Therein lay the rub. Šefčovič insisted that in order to achieve the 3 month grace period, the UK government had to reciprocate by demonstrating a commitment to the “full and faithful” implementation of the arrangements. The grace period should provide time for technical experts in Brussels and London to reach agreement not only on standards for chilled meats, but the broader range of goods from medicines to guide dogs, livestock and car insurance. Brussels proposed that the UK join the common veterinary area, as in the Swiss/EU arrangement and accept EU phytosanitary regulations. Switzerland avoids animal and plant health checks by aligning its regulations with the EU, and it adapts to keep pace with evolving EU standards.  Should London accept this alignment, there would be no extensive controls on chilled meats, including sausages when the grace period ends on September 30. Šefčovič smiled, satisfied with his reasoning.

Lord David Frost, the Brexit Minister was less sanguine, warning that the meat issue “is only one of a very large number of problems” with the Northern Ireland protocol to the Brexit agreement. He is a professional UK diplomat assigned to the PM’s Cabinet and responsible for the ongoing relationship and negotiations with the European Commission. He remains fiercely loyal to the PM, insisting on Boris Johnson’s commitment to safeguard Northern Ireland’s place in the United Kingdom, as well as the Good Friday (Belfast) Agreement.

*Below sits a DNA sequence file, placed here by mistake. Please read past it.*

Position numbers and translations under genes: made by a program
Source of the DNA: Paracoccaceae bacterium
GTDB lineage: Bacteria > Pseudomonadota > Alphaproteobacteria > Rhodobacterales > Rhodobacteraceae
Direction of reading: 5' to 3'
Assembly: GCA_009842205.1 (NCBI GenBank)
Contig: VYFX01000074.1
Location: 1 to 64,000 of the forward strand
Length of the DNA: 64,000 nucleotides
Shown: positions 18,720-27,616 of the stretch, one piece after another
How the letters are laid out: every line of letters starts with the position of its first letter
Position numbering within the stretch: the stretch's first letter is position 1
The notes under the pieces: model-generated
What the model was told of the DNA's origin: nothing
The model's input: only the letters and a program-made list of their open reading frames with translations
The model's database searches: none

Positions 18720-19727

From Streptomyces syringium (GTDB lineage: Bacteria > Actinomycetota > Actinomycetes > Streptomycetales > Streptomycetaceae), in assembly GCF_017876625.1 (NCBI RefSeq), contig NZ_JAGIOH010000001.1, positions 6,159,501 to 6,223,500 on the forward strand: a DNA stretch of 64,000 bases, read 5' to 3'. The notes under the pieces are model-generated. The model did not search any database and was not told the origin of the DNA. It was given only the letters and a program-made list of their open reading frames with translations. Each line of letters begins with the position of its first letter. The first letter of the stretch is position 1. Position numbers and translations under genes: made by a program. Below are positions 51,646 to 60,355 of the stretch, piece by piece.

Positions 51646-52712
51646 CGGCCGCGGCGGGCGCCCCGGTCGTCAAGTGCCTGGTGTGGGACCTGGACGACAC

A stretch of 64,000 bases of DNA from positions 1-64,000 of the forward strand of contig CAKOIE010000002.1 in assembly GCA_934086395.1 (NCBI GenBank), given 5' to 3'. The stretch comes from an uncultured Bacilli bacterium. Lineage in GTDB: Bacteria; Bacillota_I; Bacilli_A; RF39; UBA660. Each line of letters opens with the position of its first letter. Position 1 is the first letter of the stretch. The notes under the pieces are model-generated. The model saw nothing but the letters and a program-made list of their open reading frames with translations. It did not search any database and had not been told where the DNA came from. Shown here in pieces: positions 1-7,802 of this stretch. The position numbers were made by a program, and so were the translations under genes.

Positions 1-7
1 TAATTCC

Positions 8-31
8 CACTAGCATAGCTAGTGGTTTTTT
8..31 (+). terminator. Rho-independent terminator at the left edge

It was therefore unnerving when Frost, in an interview with The Telegraph’s Sunday edition on July 4 said that the three-month truce is nothing more than a “sticking plaster” (known in the U.S. as a Band-Aid) that addressed only a fraction of the Protocol.[3] The PM had told Frost that he had to do better than gain a three-month grace period.  So Frost criticized “the lurching from date to date and crisis to crisis…. but never deal with the underlying problem.” 

Giving evidence three days later to the Commons Liaison Committee, the PM insisted that the Protocol did not threaten Northern Ireland’s status within the UK, but the recent “problem over to movement of chilled meats from the rest of the UK were still far from fixed.”[4]  Both Boris Johnson and Frost appeared to pocket the grace period and focus on the underlying disagreement over the Protocol.